A group of art historians, museum curators, scholars, and others with an expertise in art accepted the enormous responsibility of traveling to the front lines of World War II in an effort to protect art before it could be stolen or recover the art that fell into the hands of the Nazis. Even more lent their expertise when the fighting ended, remaining in Europe for years after the war was over. They were called "Venus fixers" by the troops but have since come to be known as the Monuments Men.

Acting on orders from General Dwight D. Eisenhower, who had the backing of President Franklin D. Roosevelt, many of the Monuments Men - and women - put their lives on the line for art. By doing so, they preserved not just paintings, sculptures, and tapestries, but a significant portion of the culture that makes life worth living. As Mikhail Piotrovsky, the director of the State Hermitage Museum in Russia, said, "Art belongs to humanity. Art is what makes us human."

This book dives into the fascinating history of one of the greatest treasure hunts of all time!

HistoryCaps is an imprint of BookCaps Study Guides. With each book, a brief period of history is recapped. We publish a wide array of topics (from baseball and music to science and philosophy), so check our growing catalogue regularly to see our newest books.
Whether antiquities should be returned to the countries where they were found is one of the most urgent and controversial issues in the art world today, and it has pitted museums, private collectors, and dealers against source countries, archaeologists, and academics. Maintaining that the acquisition of undocumented antiquities by museums encourages the looting of archaeological sites, countries such as Italy, Greece, Egypt, Turkey, and China have claimed ancient artifacts as state property, called for their return from museums around the world, and passed laws against their future export. But in Who Owns Antiquity?, one of the world's leading museum directors vigorously challenges this nationalistic position, arguing that it is damaging and often disingenuous. "Antiquities," James Cuno argues, "are the cultural property of all humankind," "evidence of the world's ancient past and not that of a particular modern nation. They comprise antiquity, and antiquity knows no borders."

Cuno argues that nationalistic retention and reclamation policies impede common access to this common heritage and encourage a dubious and dangerous politicization of antiquities--and of culture itself. Antiquities need to be protected from looting but also from nationalistic identity politics. To do this, Cuno calls for measures to broaden rather than restrict international access to antiquities. He advocates restoration of the system under which source countries would share newly discovered artifacts in exchange for archaeological help, and he argues that museums should again be allowed reasonable ways to acquire undocumented antiquities. Cuno explains how partage broadened access to our ancient heritage and helped create national museums in Cairo, Baghdad, and Kabul. The first extended defense of the side of museums in the struggle over antiquities, Who Owns Antiquity? is sure to be as important as it is controversial.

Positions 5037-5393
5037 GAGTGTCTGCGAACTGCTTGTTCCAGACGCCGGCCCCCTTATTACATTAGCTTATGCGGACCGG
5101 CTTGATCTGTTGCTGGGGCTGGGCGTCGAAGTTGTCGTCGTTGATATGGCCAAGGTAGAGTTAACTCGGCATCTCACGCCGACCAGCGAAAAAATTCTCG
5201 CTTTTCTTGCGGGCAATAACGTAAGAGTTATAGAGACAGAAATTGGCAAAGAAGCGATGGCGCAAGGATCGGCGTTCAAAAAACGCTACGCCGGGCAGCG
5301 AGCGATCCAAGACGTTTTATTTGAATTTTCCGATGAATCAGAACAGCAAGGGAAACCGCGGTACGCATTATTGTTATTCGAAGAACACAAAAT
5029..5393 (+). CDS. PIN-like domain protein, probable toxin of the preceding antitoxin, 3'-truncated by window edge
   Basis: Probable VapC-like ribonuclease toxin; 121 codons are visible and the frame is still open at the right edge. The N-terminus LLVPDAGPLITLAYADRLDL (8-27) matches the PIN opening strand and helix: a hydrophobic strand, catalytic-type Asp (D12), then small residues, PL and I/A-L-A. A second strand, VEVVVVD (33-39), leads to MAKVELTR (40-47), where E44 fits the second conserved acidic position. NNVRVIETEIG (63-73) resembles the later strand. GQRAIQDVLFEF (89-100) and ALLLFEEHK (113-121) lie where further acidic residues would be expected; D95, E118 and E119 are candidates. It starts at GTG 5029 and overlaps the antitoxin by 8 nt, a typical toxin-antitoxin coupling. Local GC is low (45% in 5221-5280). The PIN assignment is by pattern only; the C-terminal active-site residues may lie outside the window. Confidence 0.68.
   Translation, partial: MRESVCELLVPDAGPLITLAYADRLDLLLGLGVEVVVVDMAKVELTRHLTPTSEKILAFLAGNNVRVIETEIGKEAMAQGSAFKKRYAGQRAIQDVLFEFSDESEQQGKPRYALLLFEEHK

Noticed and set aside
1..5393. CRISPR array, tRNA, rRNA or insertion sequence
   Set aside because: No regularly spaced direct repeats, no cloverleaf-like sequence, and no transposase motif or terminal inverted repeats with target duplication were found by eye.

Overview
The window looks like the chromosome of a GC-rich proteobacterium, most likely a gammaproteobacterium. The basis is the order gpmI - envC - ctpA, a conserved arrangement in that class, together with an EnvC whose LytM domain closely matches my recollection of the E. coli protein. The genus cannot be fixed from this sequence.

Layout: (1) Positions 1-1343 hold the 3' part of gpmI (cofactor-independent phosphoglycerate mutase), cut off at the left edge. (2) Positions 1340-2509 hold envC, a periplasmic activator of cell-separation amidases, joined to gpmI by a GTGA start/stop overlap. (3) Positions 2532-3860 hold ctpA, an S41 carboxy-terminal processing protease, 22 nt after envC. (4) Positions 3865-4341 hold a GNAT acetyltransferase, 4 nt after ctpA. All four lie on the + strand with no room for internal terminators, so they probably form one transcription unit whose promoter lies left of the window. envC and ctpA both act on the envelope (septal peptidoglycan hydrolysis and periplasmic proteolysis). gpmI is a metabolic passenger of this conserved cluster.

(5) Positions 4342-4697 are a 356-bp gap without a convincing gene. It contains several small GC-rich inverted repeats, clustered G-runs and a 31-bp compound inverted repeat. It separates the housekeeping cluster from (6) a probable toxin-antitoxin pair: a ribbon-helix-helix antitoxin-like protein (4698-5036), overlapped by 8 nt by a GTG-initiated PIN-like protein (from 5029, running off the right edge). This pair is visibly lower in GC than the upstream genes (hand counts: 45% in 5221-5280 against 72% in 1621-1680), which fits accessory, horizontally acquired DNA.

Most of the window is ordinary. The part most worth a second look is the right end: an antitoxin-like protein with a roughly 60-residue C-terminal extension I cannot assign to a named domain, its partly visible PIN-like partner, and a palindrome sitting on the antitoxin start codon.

Some images inside the book are unavailable due to digital copyright restrictions.

 Table of Contents 
Introduction 
Making Your Own Wax Flowers 
Making a Wax Flower Candle 
Making a Wooden Flower Press 
Padded Pressboard 
Making Your Thick Padded Board – 
Setting Out Your Flowers 
More Tips for Sand Drying 
Silica Gel Tips 
Silica Gel – Borax Drying Plants 
Drying in Your Microwave 
Picking Your Wildflowers 
How to Dry Wildflowers 
Air Drying Your Flowers 
Conclusion 
Author Bio 
Publisher 

Introduction 

Flowers and other parts of the plant have been dried since ancient times, to be used in herbal remedies. 

I recently wrote a book on how you could preserve flowers by drying them, and make things of beauty and a joy forever out of them. 

As I am fascinated with flowers, and anything else including interesting looking leaves, driftwood, seeds, and even dried fruit which has anything to do with their presence in nature and their presence right in my home after I have gathered them in great handfuls on my many rambles outdoors, is it surprising that you are going to learn more about how you can preserve flowers, especially when you find them right there indoors, when it is 0° outside and a force 10 wind blowing. 

Traditionally, man has been fascinated with the ephemeral quality of flowers for millenniums, and he has tried his best to make sure that they last just a little bit longer after he has collected them from the branches on which they blossomed so beautifully just this morning. This book is going to tell you all about tips and techniques on how you can press flowers in a methodical manner, both traditional and modern, and also how you can try out some interesting creative techniques in order to preserve these flowers for just another year or so right indoors.